Hard days for Vosloorus social workers
Stressed staff working in broken-down offices
SOCIAL workers at the Social Development offices in Vosloorus, Ekurhuleni, are operating under appalling conditions, many of them say.
This was discovered yesterday when the DA conducted a visit to the offices and found collapsed ceilings, a leaking roof and cracked walls. In addition, many toilets were not working, there were doors without proper locks, and much of the paint in the building was peeling.
The DA contingent was accompanied by The Star’s reporter.
Justus de Goede, DA Gauteng spokesperson for Social Development, said he was shocked to see the desperate state of the offices.
He said the building was in a shocking condition and poses a danger to the public and the officials, especially as some parts of the roof have collapsed.
Yesterday, some of the staff raised concerns about the building, saying there were times when there was no water or electricity.
In some of the rooms, the electrical plugs were broken and lights not working.
It was also discovered that three social workers share one office and one telephone, meaning there is often no confidentiality for their clients, whose problems are mostly discussed in front of other people.
The staff have complained, saying they often have to squeeze in seven clients in one session or they have to ask clients to wait outside due to there being no proper consultation rooms. One of these rooms is used as an office by the two social workers. The offices have a staff complement of 20 but only three cars.
One employee said she had been injured by a broken chair which she had previously reported – especially as she had had a spinal fusion – but about which nothing was ever done. Eventually the chair broke again and she fell and was injured.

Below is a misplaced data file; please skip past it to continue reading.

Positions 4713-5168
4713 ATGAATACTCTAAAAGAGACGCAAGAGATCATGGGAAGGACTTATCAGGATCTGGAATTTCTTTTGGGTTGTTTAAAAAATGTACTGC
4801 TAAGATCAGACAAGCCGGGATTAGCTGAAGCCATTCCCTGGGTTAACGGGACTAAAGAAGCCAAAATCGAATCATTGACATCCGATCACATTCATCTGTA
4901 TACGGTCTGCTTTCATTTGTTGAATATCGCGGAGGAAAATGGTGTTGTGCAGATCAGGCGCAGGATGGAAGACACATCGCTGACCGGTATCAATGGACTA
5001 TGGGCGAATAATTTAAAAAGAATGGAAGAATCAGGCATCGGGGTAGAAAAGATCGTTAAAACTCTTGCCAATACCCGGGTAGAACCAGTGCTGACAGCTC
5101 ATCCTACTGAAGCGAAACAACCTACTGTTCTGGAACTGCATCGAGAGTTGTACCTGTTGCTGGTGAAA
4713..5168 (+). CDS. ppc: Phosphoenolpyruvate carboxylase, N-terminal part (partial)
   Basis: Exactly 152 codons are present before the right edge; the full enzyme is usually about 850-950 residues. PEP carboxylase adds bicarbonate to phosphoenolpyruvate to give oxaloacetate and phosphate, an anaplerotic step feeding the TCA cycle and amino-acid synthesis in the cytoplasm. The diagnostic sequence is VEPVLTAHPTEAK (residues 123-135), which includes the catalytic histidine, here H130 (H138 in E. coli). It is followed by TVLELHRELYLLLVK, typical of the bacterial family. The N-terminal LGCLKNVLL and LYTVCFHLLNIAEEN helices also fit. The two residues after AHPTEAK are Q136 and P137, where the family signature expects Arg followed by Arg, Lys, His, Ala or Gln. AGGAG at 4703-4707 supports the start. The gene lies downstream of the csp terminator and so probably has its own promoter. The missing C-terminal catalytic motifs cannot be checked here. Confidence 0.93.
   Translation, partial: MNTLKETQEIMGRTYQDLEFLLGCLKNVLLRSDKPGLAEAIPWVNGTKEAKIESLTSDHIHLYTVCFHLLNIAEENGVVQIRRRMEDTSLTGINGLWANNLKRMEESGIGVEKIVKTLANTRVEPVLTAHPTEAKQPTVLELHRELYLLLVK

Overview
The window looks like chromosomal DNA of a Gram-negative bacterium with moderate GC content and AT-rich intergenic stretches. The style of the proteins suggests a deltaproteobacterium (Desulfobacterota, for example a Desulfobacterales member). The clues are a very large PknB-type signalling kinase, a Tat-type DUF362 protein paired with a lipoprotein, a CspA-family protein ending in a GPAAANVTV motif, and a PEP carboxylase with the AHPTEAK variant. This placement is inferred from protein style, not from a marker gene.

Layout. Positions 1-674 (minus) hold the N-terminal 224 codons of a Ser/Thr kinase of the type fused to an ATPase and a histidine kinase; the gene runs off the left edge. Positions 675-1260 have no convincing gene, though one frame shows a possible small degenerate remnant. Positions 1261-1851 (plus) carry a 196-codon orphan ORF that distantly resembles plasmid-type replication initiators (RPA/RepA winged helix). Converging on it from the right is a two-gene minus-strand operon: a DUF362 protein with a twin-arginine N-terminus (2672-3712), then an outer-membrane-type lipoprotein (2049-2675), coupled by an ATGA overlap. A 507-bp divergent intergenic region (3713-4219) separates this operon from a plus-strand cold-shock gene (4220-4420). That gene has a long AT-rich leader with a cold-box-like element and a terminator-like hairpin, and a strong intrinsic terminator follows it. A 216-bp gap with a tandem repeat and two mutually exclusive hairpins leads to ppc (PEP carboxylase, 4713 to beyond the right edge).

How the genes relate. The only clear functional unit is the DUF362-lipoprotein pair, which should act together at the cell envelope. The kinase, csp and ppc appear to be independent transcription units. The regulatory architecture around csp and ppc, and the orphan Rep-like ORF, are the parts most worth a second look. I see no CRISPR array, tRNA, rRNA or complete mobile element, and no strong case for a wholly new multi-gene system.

She had strained her back and fractured her hip. She had to have a hip replacement surgery and spent two months in hospital.
She had to use a wheelchair because she couldn’t walk. She said she was never compensated for her injuries.
She added that after she came back to work, she was told that no “light duties” were provided for social workers.
She said she didn’t know what to do because she was having trouble moving from point A to B.
“I used to come to work, eat my lunch and go home,” she said.
She said that she tried numerous times to speak to her head of department so that she could get something to do and so that she could feel like a social worker again.
Some community members said they were happy about the services they received from the office, but were concerned about their safety and the state of the building.
De Goede said: “There is a dire shortage of resources, no maintenance and the infrastructure is crumbling.”
Gauteng Social Development’s Mbangwa Xaba said that he was very disappointed at the DA’s behaviour.
The party had conducted an oversight visit at a government facility and invited the media but not the government.
“We find it disturbing that the DA would invite the media and not share the same courtesy to us,” he said.
Xaba said his department would like an opportunity to verify the condition of the building before commenting further.